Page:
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Role of credit-rating firms in mortgage crash scrutinized

September 08, 2007|From the Associated Press

WASHINGTON — Federal regulators said Friday that they were reviewing the role credit-rating firms played in the mortgage market debacle for borrowers with weak credit.

The Securities and Exchange Commission "has begun a review of credit-rating agency policies and procedures," SEC spokesman John Nester said.

The review, he said, will include what ratings mean and whether conflicts of interest were created when the firms gave advice to issuers of mortgage debt and originators.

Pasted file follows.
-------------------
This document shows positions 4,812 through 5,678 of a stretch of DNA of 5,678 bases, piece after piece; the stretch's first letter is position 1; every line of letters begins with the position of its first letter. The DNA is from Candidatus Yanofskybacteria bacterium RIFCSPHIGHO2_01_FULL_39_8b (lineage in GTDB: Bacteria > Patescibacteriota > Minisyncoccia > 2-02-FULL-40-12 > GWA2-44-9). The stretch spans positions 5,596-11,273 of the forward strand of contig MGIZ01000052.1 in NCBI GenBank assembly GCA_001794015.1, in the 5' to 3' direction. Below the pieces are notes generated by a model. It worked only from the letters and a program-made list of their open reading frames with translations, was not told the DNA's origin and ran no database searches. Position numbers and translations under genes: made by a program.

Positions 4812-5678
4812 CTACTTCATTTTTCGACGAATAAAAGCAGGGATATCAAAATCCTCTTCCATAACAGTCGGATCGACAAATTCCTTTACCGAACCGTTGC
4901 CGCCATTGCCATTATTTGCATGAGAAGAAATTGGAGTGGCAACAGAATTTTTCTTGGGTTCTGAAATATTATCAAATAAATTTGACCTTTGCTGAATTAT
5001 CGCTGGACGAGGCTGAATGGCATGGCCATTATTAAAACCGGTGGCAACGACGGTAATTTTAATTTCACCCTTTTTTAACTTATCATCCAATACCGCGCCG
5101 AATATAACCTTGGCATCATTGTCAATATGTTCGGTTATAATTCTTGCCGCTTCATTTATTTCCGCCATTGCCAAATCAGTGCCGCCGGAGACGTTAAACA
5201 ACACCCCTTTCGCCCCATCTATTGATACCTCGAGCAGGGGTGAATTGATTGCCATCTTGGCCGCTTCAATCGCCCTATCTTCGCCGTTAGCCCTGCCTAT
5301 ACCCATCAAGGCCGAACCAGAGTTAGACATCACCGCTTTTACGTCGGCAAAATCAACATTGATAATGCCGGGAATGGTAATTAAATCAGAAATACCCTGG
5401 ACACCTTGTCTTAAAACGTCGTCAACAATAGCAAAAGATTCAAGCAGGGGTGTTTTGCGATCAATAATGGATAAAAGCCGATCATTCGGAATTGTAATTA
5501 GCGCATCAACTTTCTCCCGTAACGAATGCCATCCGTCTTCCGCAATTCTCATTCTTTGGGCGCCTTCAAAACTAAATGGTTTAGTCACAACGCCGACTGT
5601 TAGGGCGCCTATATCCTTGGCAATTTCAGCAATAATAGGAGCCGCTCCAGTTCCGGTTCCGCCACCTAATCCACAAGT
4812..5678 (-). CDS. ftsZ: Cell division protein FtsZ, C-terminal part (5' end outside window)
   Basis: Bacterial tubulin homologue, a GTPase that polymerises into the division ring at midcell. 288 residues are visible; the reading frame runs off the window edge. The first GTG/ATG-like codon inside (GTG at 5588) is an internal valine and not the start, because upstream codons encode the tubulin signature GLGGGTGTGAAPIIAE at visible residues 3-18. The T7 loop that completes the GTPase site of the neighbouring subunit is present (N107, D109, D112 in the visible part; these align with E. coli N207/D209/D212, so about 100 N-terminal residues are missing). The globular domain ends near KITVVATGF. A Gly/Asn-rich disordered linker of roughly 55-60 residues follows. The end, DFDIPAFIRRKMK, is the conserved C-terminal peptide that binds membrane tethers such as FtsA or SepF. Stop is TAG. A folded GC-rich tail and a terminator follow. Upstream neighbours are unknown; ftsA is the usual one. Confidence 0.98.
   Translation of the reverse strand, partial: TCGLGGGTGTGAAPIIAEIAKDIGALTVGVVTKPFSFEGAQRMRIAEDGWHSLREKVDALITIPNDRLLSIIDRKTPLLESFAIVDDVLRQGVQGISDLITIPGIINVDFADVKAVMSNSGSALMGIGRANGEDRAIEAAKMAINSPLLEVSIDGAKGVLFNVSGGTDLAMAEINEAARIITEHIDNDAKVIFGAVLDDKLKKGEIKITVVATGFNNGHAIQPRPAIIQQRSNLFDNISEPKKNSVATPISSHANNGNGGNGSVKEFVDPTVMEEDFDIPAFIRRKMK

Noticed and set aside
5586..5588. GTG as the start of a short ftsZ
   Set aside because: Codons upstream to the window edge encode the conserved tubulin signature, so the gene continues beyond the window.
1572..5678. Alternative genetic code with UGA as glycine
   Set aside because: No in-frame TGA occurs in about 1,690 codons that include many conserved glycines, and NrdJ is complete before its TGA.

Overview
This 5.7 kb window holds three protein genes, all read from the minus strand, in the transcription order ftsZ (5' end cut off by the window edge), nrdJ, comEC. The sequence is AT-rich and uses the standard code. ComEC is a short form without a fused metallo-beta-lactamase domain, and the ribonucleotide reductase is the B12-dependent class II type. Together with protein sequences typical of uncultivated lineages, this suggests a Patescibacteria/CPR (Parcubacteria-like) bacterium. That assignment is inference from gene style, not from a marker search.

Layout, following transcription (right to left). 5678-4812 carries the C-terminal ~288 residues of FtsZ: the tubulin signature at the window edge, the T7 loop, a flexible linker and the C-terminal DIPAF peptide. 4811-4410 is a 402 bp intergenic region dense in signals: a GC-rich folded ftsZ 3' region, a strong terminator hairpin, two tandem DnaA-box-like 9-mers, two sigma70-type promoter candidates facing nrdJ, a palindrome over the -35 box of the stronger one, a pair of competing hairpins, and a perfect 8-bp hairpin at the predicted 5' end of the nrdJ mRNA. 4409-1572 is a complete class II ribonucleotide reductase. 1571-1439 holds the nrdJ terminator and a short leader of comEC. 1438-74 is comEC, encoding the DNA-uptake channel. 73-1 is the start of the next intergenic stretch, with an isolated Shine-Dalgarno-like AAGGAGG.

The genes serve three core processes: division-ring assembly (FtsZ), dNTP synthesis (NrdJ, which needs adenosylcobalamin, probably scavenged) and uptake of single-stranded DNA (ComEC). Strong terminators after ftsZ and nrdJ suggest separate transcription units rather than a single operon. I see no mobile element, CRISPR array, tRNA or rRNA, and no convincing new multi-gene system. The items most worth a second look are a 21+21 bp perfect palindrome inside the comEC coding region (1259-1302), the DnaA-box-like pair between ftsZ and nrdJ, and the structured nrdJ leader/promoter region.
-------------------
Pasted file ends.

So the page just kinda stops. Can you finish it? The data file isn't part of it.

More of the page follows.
The firms, whose ratings are used by investors to gauge the riskiness or safety of mortgage-backed bonds and other forms of debt, are subject to SEC oversight enacted last year.

Critics say the three biggest rating companies -- Standard & Poor's, Moody's Investors Service and Fitch Ratings -- failed to adequately warn investors of the risk of mortgage securities containing sub-prime loans.

The firms also are vulnerable to conflicts of interest because they are paid by the companies whose bonds they rate, critics charge.

A Moody's spokesman said the company would "fully assist" regulators in their examinations. A Fitch spokesman said the company was cooperating with inquiries from regulators, including a subpoena from New York Atty. Gen. Andrew Cuomo.

S&P, which also received a subpoena from Cuomo, said it would cooperate in the inquiry.

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